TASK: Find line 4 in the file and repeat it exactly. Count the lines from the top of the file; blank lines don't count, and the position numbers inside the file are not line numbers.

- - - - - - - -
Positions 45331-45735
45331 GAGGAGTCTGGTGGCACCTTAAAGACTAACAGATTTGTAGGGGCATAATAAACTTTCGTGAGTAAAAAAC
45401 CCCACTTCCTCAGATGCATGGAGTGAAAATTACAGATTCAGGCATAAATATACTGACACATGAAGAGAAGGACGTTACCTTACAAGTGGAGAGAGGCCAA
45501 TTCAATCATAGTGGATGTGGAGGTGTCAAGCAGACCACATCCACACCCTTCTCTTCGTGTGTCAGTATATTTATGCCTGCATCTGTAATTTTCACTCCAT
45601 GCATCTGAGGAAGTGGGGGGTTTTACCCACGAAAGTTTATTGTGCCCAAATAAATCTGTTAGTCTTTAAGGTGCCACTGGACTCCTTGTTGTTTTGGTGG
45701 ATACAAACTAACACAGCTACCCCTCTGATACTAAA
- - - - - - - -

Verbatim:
45501 TTCAATCATAGTGGATGTGGAGGTGTCAAGCAGACCACATCCACACCCTTCTCTTCGTGTGTCAGTATATTTATGCCTGCATCTGTAATTTTCACTCCAT